McCammon says that when she sent that tweet, she was thinking about how commonplace these shooting have become, "and how morbidly mundane it’s become."

"It’s never mundane when someone’s life is lost, but we’re used to it. We have a whole routine, and what a terrible thing to have a routine about - how to respond to a dozen or more people killed in one fell swoop for no good reason," she says.

On this edition of Talk of Iowa, Charity Nebbe talks with McCammon about on the importance of bearing witness to tough, heart-wrenching news events – even when and perhaps especially when it's tempting to tune out. 

"We can get really numb to this because it happens so much. I mean, obviously we all have to take care of ourselves, and you can only focus on these things so much at one time, […] but I think if we don’t talk about it, if we don’t hear from the families who have lost their children, if we don’t hear from the survivors who witness these crimes, we won’t fully understand what is going on," McCammon says.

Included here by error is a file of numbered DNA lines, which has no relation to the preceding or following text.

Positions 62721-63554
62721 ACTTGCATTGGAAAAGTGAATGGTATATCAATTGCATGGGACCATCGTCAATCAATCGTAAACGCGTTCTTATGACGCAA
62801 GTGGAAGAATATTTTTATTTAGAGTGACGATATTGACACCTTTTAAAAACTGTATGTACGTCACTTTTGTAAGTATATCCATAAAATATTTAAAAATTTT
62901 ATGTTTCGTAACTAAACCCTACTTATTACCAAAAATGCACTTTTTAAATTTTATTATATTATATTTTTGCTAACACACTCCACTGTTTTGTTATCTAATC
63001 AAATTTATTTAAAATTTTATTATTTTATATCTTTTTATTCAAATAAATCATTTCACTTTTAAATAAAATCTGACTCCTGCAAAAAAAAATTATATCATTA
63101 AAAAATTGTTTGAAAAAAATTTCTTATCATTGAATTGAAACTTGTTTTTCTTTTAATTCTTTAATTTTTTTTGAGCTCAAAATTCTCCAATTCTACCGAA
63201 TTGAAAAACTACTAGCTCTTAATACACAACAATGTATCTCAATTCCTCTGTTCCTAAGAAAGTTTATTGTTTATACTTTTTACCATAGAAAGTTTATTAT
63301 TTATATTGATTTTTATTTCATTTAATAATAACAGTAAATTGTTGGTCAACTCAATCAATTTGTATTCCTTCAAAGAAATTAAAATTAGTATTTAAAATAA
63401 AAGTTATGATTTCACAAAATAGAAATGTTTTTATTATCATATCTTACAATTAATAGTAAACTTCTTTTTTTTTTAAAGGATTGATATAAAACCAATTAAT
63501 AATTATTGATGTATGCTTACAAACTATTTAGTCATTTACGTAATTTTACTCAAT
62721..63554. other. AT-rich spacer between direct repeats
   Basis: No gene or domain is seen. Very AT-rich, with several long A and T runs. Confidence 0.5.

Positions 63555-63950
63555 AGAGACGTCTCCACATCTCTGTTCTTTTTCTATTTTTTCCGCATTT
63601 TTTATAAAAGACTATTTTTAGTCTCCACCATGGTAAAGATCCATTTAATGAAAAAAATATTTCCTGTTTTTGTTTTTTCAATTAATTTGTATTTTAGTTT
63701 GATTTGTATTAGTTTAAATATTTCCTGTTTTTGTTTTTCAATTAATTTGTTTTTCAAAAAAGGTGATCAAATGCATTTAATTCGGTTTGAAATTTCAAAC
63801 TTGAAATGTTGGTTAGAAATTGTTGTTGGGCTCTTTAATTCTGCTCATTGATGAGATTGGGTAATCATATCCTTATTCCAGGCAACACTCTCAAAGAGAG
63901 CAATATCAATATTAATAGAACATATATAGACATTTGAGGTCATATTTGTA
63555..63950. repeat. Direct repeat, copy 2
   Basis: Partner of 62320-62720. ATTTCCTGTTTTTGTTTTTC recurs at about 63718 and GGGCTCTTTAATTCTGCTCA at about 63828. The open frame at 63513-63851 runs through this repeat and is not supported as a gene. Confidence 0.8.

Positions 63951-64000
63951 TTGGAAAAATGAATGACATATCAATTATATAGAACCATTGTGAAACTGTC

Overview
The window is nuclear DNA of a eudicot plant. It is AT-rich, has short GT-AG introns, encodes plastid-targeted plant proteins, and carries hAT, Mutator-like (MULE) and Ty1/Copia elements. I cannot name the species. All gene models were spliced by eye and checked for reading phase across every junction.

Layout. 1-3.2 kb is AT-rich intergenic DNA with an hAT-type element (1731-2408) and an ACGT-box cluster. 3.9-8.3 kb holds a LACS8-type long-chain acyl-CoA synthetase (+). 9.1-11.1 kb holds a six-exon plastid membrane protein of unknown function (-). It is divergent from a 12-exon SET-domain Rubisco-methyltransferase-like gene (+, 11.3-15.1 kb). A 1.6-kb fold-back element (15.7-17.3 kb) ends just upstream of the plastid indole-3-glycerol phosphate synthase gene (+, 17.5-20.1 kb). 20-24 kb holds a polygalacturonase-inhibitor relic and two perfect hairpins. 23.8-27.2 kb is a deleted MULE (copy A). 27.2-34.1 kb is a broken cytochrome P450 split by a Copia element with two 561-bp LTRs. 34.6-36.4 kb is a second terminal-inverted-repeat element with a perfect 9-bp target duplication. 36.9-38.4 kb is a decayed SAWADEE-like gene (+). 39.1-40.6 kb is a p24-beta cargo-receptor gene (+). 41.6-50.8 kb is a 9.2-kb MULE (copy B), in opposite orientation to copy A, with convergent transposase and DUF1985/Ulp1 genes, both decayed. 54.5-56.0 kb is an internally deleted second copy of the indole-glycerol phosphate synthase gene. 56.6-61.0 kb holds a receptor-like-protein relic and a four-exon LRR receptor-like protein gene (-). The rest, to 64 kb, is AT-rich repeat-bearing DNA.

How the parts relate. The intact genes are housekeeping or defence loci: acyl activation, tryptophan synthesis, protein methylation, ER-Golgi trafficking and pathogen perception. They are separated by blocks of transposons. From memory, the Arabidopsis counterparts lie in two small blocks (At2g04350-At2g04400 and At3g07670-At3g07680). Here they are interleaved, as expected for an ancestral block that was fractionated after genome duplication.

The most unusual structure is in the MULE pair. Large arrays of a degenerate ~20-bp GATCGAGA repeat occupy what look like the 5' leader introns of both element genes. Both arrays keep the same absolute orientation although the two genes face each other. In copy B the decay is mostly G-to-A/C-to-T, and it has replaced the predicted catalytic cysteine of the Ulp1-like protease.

Sima Dimitric

With age and illness, taking care of necessary, day-to-day tasks can become impossible. Many elders who receive help are especially vulnerable to abuse from caretakers.

On this Talk of Iowa segment, Charity Nebbe chats with Celene Gogerty, Polk County Assistant Attorney, about what puts older adults at risk and how to prevent abuse.

“Nationalized studies have indicated that 10% of elders will be abused,” Gogerty says. Still, only about 4% of elder abuse is reported.  

Heidi Ehalt

For the last decade Sean Sherman, also known as the Sioux Chef, has been on a mission to educate Midwesterners about indigenous food and the recipes of his ancestors. Sherman is Ogalala Lakota, and his new cookbook is called The Sioux Chef’s Indigenous Kitchen. During this Talk of Iowa interview, he talks with host Charity Nebbe.  

Christopher Gannon